The reconstruction of the pediment of the Temple di Apollo Sosiano occupies a prominent place in this room, calling the attention of any visitor who is strolling through the museum. Narrating the battle between Greeks and Amazons, numerous marble sculptures of famous characters, such as Hercules and Athena, are displayed throughout the room’s interior decoration.
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One of the most impressive and breathtaking areas of the museum is dedicated to the artifacts found in Largo Argentina, a famous archaeological site in the center of Rome. Composed in the past by four temples, fragments of a colossal female sculpture were found in one of the ruins. The cult statue of the temple itself was about 8m high and visitors can get a sense of its size and artistic perfection from the exposure of its right arm, head and foot in the museum.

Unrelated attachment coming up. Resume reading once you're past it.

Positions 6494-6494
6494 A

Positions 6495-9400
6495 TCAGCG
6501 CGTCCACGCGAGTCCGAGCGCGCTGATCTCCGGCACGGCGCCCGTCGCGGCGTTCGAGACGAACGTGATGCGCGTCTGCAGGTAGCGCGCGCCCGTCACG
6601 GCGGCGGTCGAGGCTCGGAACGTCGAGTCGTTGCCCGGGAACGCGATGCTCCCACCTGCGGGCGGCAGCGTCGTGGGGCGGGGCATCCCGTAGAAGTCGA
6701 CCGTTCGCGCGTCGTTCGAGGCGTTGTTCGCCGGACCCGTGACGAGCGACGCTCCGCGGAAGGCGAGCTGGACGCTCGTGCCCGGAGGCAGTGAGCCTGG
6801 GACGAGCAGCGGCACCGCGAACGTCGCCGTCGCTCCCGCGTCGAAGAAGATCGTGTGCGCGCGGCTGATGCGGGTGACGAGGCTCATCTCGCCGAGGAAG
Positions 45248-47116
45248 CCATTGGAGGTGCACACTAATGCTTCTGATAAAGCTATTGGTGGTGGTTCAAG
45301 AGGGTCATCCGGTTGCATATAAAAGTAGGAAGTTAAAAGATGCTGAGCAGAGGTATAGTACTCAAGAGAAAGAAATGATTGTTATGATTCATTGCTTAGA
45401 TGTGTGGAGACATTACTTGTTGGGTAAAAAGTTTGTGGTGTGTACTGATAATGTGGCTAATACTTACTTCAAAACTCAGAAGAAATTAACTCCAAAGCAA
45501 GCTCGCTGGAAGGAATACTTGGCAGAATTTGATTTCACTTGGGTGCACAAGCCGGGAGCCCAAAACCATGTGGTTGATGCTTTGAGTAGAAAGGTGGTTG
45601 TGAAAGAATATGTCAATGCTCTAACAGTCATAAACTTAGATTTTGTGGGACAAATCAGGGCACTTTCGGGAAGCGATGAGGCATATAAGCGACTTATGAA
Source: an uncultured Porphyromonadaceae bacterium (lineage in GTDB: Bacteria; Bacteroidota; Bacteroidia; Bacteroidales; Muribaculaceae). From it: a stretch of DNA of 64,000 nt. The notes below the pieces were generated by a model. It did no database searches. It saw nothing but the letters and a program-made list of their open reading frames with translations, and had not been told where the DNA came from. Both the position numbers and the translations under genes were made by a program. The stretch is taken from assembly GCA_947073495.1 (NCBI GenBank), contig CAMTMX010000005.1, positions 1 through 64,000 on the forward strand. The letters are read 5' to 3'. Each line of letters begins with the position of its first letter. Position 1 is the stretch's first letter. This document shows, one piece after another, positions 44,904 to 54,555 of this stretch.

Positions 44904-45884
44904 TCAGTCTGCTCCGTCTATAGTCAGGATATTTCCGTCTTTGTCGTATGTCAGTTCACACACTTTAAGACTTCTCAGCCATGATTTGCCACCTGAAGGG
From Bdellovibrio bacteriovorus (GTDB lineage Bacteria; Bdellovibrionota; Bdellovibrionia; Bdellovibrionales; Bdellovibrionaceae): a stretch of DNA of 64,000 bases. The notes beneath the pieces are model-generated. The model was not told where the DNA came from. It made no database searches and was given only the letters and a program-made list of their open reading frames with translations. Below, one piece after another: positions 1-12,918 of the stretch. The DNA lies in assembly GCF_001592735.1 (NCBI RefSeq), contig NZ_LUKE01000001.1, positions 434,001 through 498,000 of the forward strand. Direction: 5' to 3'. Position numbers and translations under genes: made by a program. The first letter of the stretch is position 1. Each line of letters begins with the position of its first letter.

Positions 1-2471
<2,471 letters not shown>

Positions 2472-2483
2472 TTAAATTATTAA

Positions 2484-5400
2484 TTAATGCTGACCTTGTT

Next in the museum, visitors arrive in the Sala Caldaie (Boiler Room) where a large steam boiler stands. Being the only survivor of the three originally installed, it rises from floor to ceiling in an interwoven complex of pipes, bricks and metal walkways. This huge room displays the elements of sculptural decoration, statues and busts, relief plaques and portraits found in gardens and private residences of emperors and other important personalities in the history of Rome. With several works that narrate battle victories and Greek originals, this space offers visitors an experience of immersing themselves in the private and luxurious life of the rich Romans.
Aside from the fixed art, the museum also hosts a number of different exhibitions throughout the year. Until March 2023, the exhibition “The Colors of the Romans. Romani. Mosaics From The Capitoline Collections” will be presenting a wide selection of mosaics, masterpieces of the Capitoline collections which are not well known by the general public. By illustrating the discovery of Rome through the colorful texture of art pieces, this exhibition brings together chapters of the history of the Eternal City.
Immerse yourself in two worlds at Centrale Montemartini, a former electrical power plan in Rome that now houses sculptures from the Capitoline collection. Book our Private Tour.
Via Ostiense, 106 (Ostiense)
Tuesday – Sunday 9am – 7pm